By John Lennox, adapted by Kaley Payne from his interview with John Dickson for Undeceptions podcast episode 3: God Science.
Science is wonderful, but a lot of its success is due to the fact that it only attempts to answer a limited number of questions. There are lots more questions out there, particularly the ‘why’ questions of purpose.
People can deceive themselves into thinking that science will keep them going. But they're usually people who are having a very good life; they're not hitting the big existential problems of existence where science doesn't really help very much (unless it gives you a medical solution to your immediate problem).
When someone says, “science explains everything”, I have to ask: “What do you mean by science explains something?”
There are two levels of explanation. They don’t conflict, they don’t compete. They are complimentary.
In my days at school, I was taught the law of gravitation. But what I didn't get clear at school was that the law of gravity doesn’t actually explain gravity.
Isaac Newton, who developed the theory of gravity in the 1700s, realized this. I later read Newton’s famous latin expression, “Hypotheses non fingo”. The full sentence is: - “I have not as yet been able to discover the reason for these properties of gravity from phenomena, and I do not feign hypotheses.”
That is, Newton didn’t pretend to know what gravity is. He can give you a wonderful mathematical equation so you can work out the behaviour of heavy bodies in motion relative to each other under gravity. But he doesn’t know what gravity itself is. A scientific explanation is rarely comprehensive, even within science (to go no further).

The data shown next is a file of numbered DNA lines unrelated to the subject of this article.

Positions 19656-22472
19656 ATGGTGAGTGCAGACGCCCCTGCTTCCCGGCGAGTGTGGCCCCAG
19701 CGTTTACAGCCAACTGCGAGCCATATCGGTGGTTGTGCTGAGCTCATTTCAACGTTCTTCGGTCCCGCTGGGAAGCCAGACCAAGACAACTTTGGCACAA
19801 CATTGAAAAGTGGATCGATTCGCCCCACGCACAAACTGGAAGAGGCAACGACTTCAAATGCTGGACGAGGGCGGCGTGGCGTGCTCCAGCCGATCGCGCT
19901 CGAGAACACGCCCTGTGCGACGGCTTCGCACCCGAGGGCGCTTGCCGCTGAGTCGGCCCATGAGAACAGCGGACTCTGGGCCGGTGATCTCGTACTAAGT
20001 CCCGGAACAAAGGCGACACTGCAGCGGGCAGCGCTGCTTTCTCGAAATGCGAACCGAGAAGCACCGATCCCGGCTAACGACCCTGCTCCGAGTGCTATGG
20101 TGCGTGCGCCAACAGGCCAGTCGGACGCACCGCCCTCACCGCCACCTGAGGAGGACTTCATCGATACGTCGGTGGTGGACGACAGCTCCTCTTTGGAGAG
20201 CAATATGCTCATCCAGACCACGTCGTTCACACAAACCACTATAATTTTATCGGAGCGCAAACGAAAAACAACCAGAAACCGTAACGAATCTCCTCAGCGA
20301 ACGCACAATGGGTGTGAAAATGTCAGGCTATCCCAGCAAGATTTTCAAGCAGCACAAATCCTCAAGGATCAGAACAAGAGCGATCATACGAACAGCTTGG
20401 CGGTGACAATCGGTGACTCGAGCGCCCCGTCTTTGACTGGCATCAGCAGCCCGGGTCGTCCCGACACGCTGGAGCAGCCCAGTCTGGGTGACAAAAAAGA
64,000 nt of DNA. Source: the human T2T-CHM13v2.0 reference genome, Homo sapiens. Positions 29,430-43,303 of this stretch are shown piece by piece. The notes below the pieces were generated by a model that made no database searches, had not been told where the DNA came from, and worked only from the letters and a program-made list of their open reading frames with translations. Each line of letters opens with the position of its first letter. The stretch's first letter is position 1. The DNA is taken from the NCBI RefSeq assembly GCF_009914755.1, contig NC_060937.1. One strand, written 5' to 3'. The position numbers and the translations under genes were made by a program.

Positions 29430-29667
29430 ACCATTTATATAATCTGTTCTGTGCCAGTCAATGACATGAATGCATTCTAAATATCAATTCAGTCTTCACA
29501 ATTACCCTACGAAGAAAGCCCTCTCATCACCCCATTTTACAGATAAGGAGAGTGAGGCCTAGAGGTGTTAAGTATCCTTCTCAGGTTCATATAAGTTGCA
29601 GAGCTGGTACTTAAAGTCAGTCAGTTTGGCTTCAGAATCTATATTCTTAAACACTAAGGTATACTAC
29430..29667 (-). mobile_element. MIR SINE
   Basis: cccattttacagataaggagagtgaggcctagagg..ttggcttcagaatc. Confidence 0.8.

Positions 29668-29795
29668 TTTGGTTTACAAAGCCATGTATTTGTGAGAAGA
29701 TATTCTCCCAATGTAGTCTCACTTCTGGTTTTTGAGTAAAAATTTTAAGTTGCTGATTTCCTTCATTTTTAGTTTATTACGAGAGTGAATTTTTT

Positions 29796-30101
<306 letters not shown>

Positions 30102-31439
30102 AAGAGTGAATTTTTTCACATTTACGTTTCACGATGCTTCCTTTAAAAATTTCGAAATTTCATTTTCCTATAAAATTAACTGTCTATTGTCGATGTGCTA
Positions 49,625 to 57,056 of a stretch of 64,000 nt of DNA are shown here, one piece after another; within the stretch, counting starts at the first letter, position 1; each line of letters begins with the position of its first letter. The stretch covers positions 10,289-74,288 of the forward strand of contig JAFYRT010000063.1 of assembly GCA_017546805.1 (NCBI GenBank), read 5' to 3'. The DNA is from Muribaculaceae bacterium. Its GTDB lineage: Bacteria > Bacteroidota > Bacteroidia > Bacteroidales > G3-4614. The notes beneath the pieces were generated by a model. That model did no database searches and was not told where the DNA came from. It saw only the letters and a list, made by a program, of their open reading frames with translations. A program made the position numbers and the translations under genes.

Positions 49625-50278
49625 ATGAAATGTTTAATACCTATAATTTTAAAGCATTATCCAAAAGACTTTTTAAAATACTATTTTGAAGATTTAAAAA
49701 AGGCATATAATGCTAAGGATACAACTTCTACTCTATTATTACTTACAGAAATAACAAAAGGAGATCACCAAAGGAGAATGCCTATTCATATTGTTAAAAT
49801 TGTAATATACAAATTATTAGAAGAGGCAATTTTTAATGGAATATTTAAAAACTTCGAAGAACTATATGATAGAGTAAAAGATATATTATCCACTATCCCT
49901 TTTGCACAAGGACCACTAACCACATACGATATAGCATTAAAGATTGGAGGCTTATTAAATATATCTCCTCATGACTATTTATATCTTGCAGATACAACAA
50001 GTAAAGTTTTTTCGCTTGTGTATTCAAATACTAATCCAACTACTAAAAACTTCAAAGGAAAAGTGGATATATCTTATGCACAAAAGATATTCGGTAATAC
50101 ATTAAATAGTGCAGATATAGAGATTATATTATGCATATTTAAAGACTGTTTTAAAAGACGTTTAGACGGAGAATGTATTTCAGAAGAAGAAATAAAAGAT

Or take this next example: the question you get asked at school in science is: ‘Why is the water boiling?’ And one answer is, “Because the molecules in the water are being heated up by the Bunsen burner. They’re getting agitated, moving faster and faster and that’s why it’s boiling.”
But equally I can say that the water is boiling because I want a cup of tea. There are two levels of explanation. They don’t conflict, they don’t compete. They are complimentary. And people have been enjoying cups of tea for millennia before they knew anything about heat transfer and heat equations.
The point is that not only is the scientific explanation incomplete, it often doesn’t deal with the most important aspect of the question.
So science is marvellous, yes. But be careful. It’s not exhaustive.
John Lennox is Professor of Mathematics at Oxford University (emeritus) and Emeritus Fellow in mathematics and the philosophy of science at Green Templeton College, a graduate community also at Oxford. He is also an adjunct professor at the Oxford Centre for Christian Apologetics, and has published over 70 mathematical papers and several books on the interface between science, philosophy and theology including God’s Undertaker: Has Science Buried God?, Gunning for God, God and Stephen Hawking and Can Science Explain Everything.